The capsule was controlled on reentry by computer and splashed down 4.8 kilometers from its target.

The Gemini 12 mission was supported by the following U.S. Department of Defense resources; 9,775 personnel, 65 aircraft and 12 ships.


The patch's unique orange and black colors are a link to the flight's original scheduled date close to Halloween. The Roman numeral XII is located at the 12 o'clock position on the face of a clock, with the Gemini spacecraft pointing to it like the hour hand of a clock. This represents the position of Gemini 12 as the last flight of the Gemini program. With the Apollo project following this last flight of the Gemini program, the ultimate objective—the moon—is symbolized by the crescent on the left.

Spacecraft location

After several years at the Museum of Transport and Technology
Museum of Transport and Technology
The Museum of Transport and Technology is a museum located in Western Springs, Auckland, New Zealand. It is located close to the Western Springs Stadium, Auckland Zoo and the Western Springs Park. The museum has large collections of civilian and military aircraft and other land transport vehicles...

, in Auckland
The Auckland metropolitan area , in the North Island of New Zealand, is the largest and most populous urban area in the country with residents, percent of the country's population. Auckland also has the largest Polynesian population of any city in the world...

, New Zealand
New Zealand
New Zealand is an island country in the south-western Pacific Ocean comprising two main landmasses and numerous smaller islands. The country is situated some east of Australia across the Tasman Sea, and roughly south of the Pacific island nations of New Caledonia, Fiji, and Tonga...

, the spacecraft was returned to the United States. It is now on display at the Adler Planetarium
Adler Planetarium
The Adler Planetarium & Astronomy Museum in Chicago, Illinois was the first planetarium built in the Western Hemisphere and is the oldest in existence today. Adler was founded and built in 1930 by the philanthropist Max Adler, with the assistance of the first director of the planetarium, Philip Fox...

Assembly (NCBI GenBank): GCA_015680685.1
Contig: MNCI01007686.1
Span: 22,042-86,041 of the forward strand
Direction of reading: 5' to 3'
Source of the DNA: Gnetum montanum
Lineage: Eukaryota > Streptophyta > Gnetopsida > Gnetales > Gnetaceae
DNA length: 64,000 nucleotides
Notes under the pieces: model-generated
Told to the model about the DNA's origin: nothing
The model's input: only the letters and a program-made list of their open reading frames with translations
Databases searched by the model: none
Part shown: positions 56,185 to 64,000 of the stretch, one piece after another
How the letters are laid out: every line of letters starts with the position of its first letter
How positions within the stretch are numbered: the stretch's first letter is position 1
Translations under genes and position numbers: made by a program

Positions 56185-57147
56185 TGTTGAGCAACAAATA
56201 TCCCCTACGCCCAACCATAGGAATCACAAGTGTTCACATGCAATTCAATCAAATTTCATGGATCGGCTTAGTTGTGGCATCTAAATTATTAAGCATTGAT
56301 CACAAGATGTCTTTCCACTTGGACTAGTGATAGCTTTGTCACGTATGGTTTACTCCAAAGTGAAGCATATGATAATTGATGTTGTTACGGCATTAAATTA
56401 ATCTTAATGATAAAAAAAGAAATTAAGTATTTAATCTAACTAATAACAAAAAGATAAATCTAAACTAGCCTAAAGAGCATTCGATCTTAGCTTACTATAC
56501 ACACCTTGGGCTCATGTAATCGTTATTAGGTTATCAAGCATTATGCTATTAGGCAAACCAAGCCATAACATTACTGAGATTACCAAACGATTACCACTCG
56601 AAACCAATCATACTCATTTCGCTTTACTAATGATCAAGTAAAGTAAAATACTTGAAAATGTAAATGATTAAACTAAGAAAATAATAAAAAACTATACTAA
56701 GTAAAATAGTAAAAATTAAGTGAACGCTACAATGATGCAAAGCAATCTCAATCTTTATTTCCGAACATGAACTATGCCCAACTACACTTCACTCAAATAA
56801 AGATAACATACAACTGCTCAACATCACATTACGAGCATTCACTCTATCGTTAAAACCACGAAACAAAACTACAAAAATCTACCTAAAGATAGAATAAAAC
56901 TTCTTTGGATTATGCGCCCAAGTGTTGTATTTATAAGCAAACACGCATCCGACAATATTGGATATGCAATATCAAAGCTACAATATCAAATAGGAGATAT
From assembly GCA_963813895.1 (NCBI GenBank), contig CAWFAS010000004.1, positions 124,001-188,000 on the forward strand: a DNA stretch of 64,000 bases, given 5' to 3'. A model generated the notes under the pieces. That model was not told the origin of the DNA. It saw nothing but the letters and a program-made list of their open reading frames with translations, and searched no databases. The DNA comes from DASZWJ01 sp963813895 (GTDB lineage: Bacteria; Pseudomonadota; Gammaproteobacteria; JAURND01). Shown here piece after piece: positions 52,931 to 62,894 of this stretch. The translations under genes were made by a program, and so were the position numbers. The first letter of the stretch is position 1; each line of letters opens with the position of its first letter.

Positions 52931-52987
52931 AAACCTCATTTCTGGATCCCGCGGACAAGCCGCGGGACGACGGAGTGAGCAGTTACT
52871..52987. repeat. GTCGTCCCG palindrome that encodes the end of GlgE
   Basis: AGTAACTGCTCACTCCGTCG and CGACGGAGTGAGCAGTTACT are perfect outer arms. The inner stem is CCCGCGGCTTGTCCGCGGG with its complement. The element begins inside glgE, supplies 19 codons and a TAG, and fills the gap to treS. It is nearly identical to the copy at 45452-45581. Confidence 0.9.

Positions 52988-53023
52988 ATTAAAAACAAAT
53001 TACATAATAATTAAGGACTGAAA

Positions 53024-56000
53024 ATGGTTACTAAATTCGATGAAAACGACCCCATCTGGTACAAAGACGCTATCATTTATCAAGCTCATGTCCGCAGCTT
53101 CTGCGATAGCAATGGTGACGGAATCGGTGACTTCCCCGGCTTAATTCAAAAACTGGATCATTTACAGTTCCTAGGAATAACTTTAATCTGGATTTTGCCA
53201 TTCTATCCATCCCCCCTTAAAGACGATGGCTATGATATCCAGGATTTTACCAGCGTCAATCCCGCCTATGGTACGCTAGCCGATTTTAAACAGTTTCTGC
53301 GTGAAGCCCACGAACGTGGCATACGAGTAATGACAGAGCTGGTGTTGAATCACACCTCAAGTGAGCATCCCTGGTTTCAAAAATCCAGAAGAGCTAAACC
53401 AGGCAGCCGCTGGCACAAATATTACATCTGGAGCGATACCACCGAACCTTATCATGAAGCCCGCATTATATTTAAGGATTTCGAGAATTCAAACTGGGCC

, Chicago, Illinois. Lovell and Aldrin were reunited with the spacecraft November 9, 2006 during the opening for Adler's "Shoot for the Moon" exhibit, almost 40 years after the mission launched. Lovell and Aldrin's voices are used for the exhibit's recorded narration.

See also

  • Agena Target Vehicle
    Agena Target Vehicle
    The Agena Target Vehicle was an unmanned spacecraft used by NASA during its Gemini program to develop and practice orbital space rendezvous and docking techniques and to perform large orbital changes, in preparation for the Apollo program lunar missions.-Operations:Each ATV consisted of an Agena-D...

  • Extra-vehicular activity
    Extra-vehicular activity
    Extra-vehicular activity is work done by an astronaut away from the Earth, and outside of a spacecraft. The term most commonly applies to an EVA made outside a craft orbiting Earth , but also applies to an EVA made on the surface of the Moon...

  • List of spacewalks
  • Splashdown
    Splashdown (spacecraft landing)
    Splashdown is the method of landing a spacecraft by parachute in a body of water. It was used by American manned spacecraft prior to the Space Shuttle program. It is also possible for the Russian Soyuz spacecraft and Chinese Shenzhou spacecraft to land in water, though this is only a contingency...

  • Solar eclipse of November 12, 1966
    Solar eclipse of November 12, 1966
    A total solar eclipse occurred on November 12, 1966. The path of totality cut a swath across South America from north of Lima, Peru, nearly to the southernmost tip of Brazil.-Observations:The NASA Gemini XII mission observed this total eclipse from space:...

  • Space suit
    Space suit
    A space suit is a garment worn to keep an astronaut alive in the harsh environment of outer space. Space suits are often worn inside spacecraft as a safety precaution in case of loss of cabin pressure, and are necessary for extra-vehicular activity , work done outside spacecraft...

External links